While Florida State reached the Orange Bowl, just as many expected, there’s also an air of lost potential about the ‘Noles this season. It’s why, despite never playing in a game of this caliber, many think that Northern Illinois has a shot at an upset. So do they? We take a look at how the matchup shakes out.
Bowl Game: Discover Orange Bowl
Location: Miami Gardens, Fla.
First Year: 1935
2012 Participants: Florida State Seminoles (11-2) vs. Northern Illinois Huskies (12-1)
Last Meeting: None
Florida State (previous bowl game: 18-14 win vs. Notre Dame in 2011 Champs Sports Bowl)
On paper, Florida State was one of the country’s most dominant teams. Conference champions, 12th in scoring in the country (39.9 points per game) and sixth in scoring defense (15.1 points allowed per game). Yet, what will stand out most is how they struggled in key moments. Up 16-0 against NC State early in the season, the team began showing its deficiencies on offense. Then in the regular season finale, the defense showed its own issues, letting rival Florida rack up 24 points in the fourth quarter of an FSU loss. The common thread when they struggled most? EJ Manuel‘s consistency, or lack thereof. In four of their closest games, Manuel put up just two scores to five picks — not exactly the type of performances a championship-caliber team wants out of its senior quarterback. While all of their games certainly weren’t against “elite” competition, NIU’s defense did manage to force 15 interceptions and allow just 10 scores (seventh-best in the country), so that’s certainly something the ‘Noles should be prepared for. On defense, Florida State showed some holes without star defensive end Tank Carradine during the ACC title game, and it’s unlikely the team’s front-seven will be as aggressive without him in this matchup either. The Huskies allowed just 14 sacks all season — in part due to an elite offensive line, and also due to quarterback Jordan Lynch‘s elusiveness. It’s not impossible, but FSU will have to crack the code on containing Lynch if they hope to pull out a win.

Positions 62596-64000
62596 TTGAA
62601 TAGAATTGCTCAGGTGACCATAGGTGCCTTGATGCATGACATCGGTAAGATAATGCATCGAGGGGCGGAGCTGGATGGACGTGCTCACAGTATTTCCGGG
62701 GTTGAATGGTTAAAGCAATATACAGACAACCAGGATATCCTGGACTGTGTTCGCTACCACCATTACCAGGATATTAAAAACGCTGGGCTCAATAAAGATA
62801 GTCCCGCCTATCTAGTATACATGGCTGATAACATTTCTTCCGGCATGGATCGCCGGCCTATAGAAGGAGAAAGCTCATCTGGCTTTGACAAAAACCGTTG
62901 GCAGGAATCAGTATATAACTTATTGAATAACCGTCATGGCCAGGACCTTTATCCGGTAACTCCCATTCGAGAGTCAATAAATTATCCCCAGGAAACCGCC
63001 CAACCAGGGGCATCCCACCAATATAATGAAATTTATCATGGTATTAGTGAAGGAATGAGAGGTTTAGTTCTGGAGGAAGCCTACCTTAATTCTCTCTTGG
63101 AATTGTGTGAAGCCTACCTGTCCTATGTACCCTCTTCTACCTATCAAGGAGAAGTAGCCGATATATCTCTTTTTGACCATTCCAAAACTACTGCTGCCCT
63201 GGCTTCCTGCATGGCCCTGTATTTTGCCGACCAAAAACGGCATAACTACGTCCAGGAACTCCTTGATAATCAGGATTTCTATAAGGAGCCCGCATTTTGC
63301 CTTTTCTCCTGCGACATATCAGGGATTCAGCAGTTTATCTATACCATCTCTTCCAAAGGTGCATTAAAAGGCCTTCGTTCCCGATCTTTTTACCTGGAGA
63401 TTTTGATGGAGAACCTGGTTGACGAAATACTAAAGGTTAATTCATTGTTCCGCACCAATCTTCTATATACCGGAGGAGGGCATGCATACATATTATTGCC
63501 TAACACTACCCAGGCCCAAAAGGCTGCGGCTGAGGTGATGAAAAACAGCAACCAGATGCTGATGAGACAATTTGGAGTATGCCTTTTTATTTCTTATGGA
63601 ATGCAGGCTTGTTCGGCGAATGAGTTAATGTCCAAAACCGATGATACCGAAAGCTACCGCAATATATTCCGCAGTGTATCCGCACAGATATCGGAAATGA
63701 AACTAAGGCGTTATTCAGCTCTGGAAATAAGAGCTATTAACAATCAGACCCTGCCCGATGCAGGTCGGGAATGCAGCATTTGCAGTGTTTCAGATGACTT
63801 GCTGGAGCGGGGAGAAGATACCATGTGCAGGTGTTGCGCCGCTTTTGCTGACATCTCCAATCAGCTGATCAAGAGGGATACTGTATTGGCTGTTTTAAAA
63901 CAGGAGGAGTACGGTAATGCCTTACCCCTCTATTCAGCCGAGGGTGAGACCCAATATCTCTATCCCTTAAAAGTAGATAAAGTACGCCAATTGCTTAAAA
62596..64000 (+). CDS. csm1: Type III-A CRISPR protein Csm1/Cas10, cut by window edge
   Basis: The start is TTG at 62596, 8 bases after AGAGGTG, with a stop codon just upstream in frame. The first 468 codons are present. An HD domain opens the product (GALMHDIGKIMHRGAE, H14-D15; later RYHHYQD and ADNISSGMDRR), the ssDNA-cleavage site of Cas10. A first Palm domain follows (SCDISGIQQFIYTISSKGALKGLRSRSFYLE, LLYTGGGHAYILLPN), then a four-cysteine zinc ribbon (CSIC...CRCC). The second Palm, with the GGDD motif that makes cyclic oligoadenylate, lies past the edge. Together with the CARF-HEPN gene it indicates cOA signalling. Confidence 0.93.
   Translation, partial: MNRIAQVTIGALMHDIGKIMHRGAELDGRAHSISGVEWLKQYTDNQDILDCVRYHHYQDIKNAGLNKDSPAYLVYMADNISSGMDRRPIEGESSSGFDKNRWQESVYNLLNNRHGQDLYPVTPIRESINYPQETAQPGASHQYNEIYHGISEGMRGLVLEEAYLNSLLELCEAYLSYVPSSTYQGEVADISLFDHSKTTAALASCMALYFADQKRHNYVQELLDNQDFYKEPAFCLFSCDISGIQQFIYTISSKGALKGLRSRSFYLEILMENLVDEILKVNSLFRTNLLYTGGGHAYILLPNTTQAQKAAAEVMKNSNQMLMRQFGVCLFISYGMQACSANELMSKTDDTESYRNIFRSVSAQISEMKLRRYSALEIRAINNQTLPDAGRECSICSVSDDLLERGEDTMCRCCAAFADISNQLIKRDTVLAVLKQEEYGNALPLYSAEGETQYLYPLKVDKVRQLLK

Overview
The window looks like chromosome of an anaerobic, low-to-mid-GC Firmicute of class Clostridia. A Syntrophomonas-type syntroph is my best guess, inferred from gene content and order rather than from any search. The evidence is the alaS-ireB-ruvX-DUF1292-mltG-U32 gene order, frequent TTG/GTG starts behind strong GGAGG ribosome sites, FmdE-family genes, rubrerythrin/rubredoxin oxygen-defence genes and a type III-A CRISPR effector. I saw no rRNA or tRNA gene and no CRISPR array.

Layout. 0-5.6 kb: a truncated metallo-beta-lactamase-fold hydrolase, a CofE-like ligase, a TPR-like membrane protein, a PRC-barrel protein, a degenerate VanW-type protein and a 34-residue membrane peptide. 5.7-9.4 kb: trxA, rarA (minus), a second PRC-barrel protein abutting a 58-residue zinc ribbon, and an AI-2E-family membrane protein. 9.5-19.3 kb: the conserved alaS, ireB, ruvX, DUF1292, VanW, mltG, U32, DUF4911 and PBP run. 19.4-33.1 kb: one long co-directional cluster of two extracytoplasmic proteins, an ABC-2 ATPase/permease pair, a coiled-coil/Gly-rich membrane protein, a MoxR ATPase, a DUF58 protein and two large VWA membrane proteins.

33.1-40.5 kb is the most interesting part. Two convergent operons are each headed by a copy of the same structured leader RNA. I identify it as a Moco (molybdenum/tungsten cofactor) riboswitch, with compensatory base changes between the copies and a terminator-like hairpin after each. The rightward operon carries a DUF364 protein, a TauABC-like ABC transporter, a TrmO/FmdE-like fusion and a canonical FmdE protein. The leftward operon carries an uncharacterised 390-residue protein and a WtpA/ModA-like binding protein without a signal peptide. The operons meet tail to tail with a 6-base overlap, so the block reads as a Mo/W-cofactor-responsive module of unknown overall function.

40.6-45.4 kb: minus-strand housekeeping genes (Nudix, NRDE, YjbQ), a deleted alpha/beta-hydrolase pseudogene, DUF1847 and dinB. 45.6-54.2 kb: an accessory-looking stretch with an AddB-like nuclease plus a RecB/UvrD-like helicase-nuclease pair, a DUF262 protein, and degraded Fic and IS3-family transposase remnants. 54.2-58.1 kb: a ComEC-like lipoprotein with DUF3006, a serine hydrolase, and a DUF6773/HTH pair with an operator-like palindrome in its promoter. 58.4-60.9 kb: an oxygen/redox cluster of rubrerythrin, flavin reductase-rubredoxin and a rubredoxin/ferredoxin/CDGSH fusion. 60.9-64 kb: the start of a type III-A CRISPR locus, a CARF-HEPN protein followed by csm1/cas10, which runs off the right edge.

Northern Illinois (previous bowl game: 38-20 win vs. Arkansas State in 2012 GoDaddy.com Bowl)
Northern Illinois’ success is based on just one player: Jordan Lynch. The junior passer accounted for over 4,700 yards of offense and 43 touchdowns — numbers that only Heisman winner Johnny Manziel could truly compare to this season. He’s among the most complete offensive players in the country, and an elite athlete — a hassle to keep track of on the field, and the focus of any defense. Only one team has cracked the code on him all year, and that’s Iowa in the season-opener. The Hawkeyes pressured Lynch consistently, forcing him to run out of necessity, and throw into traffic. He was off-balance, and up against an Iowa team that held onto the ball for over 38 minutes. It may be essential for FSU to replicate that strategy, but it’ll prove difficult against the 39th-best rushing defense in the country. The Seminoles’ rushing attack is balanced, sure, but they’ll need to change its make-up completely. After getting by on long runs from scrimmage, they’ll need to be content picking up four yards per carry and moving the ball methodically. If they hope to succeed in the passing game, they’ll be severely challenged by a group that was top-10 in sacks, with 38 in 13 games.
Despite some struggles, EJ Manuel was still one of the country’s better passers and senior leaders — made even better by the bevy of playmakers around him. Additionally, with a rushing attack and defense made for championship atmospheres, the ‘Noles stand as good a chance as any team to contain Jordan Lynch. Obviously, they’ll need to do a better job of rushing the passer without Carradine, but it’s conceivable that the extra prep time for this game (unlike the ACC Championship Game, which happened the week after his torn ACL) will be a huge asset. It’ll be up to Bjoern Werner to function as the primary pass-rusher, while also containing Lynch. As Kent State learned in the MAC Championship Game, flushing him out of the pocket isn’t necessarily a positive outcome. Florida State can and should win here, but again, it won’t be without a significant investment in the run-game and pass-rush. Expect a different Florida State team than we’ve seen before, and one that plays up to its championship billing. Prediction: Florida State 34, Northern Illinois 24